Current approaches to researching second language learner processes
Source TitleAnnual Review of Applied Linguistics
PublisherCambridge University Press (CUP)
University of Melbourne Author/sWigglesworth, Gillian
AffiliationLinguistics And Applied Linguistics
Document TypeJournal Article
CitationsWigglesworth, G. (2005). Current approaches to researching second language learner processes. Annual Review of Applied Linguistics, 25, pp.98-111. https://doi.org/10.1017/S026719050500005X.
Access StatusThis item is currently not available from this repository
C1 - Journal Articles Refereed
Language learning is a complex set of processes that largely take place in the learner's head. The extent to which learners consciously focus on specific aspects of language, the degree to which they notice particular features of language, and how this is done has been the object of considerable debate in different theoretical approaches to second language acquisition. For researchers in second language acquisition, one dilemma is how to find out what learners notice, and how, if at all, they incorporate this into their developing linguistic knowledge. Here, I discuss three approaches to researching learner cognitive processes that can be used to identify the knowledge that learners have about their second language, and obtain some insights into the cognitive processes of learners. These approaches have the potential to contribute to our understanding of how learners learn a second language, and, therefore, how this task may be facilitated. The first approach attempts to tap directly into the learner's thought through the use of think-aloud protocols, whereas the second involves having learners engage with activities that encourage them to talk aloud, thus providing insights into their thought processes. The third approach uses planning effects on task performance to investigate how learners monitor their language.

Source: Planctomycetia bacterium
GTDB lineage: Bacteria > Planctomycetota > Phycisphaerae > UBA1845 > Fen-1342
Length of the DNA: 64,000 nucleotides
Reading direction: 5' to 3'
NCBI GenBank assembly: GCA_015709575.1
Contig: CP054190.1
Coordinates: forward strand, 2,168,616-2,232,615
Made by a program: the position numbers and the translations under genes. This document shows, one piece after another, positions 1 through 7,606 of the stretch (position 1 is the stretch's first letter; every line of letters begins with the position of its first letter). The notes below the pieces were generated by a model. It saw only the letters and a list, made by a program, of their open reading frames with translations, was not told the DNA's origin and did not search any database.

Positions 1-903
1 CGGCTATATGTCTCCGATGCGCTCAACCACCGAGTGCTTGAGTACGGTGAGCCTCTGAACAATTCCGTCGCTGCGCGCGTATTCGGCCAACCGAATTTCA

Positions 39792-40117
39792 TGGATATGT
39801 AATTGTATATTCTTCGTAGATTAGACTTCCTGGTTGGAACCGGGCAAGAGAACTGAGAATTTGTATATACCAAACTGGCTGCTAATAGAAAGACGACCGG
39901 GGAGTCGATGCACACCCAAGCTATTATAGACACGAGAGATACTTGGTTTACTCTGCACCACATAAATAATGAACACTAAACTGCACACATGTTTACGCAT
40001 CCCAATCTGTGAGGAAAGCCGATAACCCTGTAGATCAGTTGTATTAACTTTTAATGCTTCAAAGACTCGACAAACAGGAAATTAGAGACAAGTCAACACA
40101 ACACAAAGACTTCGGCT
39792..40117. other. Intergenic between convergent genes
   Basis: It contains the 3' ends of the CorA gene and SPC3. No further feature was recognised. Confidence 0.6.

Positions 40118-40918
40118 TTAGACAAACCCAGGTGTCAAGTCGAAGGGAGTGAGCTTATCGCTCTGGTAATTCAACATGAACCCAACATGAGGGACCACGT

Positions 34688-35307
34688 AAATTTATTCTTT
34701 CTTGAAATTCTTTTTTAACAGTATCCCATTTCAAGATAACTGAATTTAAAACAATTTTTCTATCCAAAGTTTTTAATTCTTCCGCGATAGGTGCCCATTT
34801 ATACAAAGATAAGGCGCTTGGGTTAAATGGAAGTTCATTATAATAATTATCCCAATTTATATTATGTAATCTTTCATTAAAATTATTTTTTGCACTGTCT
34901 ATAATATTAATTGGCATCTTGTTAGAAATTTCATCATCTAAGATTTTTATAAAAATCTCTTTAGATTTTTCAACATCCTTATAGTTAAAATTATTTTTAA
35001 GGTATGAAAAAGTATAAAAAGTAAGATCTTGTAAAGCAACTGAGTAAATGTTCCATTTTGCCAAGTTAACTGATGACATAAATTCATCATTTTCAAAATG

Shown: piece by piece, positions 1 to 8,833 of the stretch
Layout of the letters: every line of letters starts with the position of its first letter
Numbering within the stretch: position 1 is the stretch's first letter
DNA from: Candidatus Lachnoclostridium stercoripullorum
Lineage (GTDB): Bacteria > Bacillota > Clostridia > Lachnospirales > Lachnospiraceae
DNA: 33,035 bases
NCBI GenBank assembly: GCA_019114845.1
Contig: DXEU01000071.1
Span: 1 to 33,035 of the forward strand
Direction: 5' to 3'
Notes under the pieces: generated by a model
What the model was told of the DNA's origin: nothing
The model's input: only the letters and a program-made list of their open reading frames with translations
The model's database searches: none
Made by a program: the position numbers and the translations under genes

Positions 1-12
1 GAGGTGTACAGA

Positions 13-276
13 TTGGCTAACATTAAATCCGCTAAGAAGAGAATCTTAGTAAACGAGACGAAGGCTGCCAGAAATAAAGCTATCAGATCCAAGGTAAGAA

KeywordsApplied Linguistics and Educational Linguistics; Communication not elsewhere classified
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